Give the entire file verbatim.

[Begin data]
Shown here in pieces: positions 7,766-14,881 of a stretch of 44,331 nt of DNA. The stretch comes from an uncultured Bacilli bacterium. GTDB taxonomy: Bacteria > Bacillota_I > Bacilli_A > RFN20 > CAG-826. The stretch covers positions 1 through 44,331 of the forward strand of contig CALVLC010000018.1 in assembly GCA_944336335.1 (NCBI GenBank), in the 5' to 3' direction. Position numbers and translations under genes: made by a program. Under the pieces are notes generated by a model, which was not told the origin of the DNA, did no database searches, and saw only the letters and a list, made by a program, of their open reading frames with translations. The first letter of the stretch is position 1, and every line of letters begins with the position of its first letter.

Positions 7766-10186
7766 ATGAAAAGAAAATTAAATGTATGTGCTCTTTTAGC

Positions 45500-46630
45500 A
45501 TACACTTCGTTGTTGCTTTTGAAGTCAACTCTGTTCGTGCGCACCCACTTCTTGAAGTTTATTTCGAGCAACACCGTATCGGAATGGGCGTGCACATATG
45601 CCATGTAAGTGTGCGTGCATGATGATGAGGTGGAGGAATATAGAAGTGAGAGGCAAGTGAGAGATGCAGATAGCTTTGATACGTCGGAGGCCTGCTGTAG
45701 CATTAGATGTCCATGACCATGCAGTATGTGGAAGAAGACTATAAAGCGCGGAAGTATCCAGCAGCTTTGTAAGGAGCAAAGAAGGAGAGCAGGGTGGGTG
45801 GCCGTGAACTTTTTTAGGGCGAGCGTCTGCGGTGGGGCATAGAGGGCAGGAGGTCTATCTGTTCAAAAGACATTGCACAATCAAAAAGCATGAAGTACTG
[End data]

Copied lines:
Shown here in pieces: positions 7,766-14,881 of a stretch of 44,331 nt of DNA. The stretch comes from an uncultured Bacilli bacterium. GTDB taxonomy: Bacteria > Bacillota_I > Bacilli_A > RFN20 > CAG-826. The stretch covers positions 1 through 44,331 of the forward strand of contig CALVLC010000018.1 in assembly GCA_944336335.1 (NCBI GenBank), in the 5' to 3' direction. Position numbers and translations under genes: made by a program. Under the pieces are notes generated by a model, which was not told the origin of the DNA, did no database searches, and saw only the letters and a list, made by a program, of their open reading frames with translations. The first letter of the stretch is position 1, and every line of letters begins with the position of its first letter.

Positions 7766-10186
7766 ATGAAAAGAAAATTAAATGTATGTGCTCTTTTAGC

Positions 45500-46630
45500 A
45501 TACACTTCGTTGTTGCTTTTGAAGTCAACTCTGTTCGTGCGCACCCACTTCTTGAAGTTTATTTCGAGCAACACCGTATCGGAATGGGCGTGCACATATG
45601 CCATGTAAGTGTGCGTGCATGATGATGAGGTGGAGGAATATAGAAGTGAGAGGCAAGTGAGAGATGCAGATAGCTTTGATACGTCGGAGGCCTGCTGTAG
45701 CATTAGATGTCCATGACCATGCAGTATGTGGAAGAAGACTATAAAGCGCGGAAGTATCCAGCAGCTTTGTAAGGAGCAAAGAAGGAGAGCAGGGTGGGTG
45801 GCCGTGAACTTTTTTAGGGCGAGCGTCTGCGGTGGGGCATAGAGGGCAGGAGGTCTATCTGTTCAAAAGACATTGCACAATCAAAAAGCATGAAGTACTG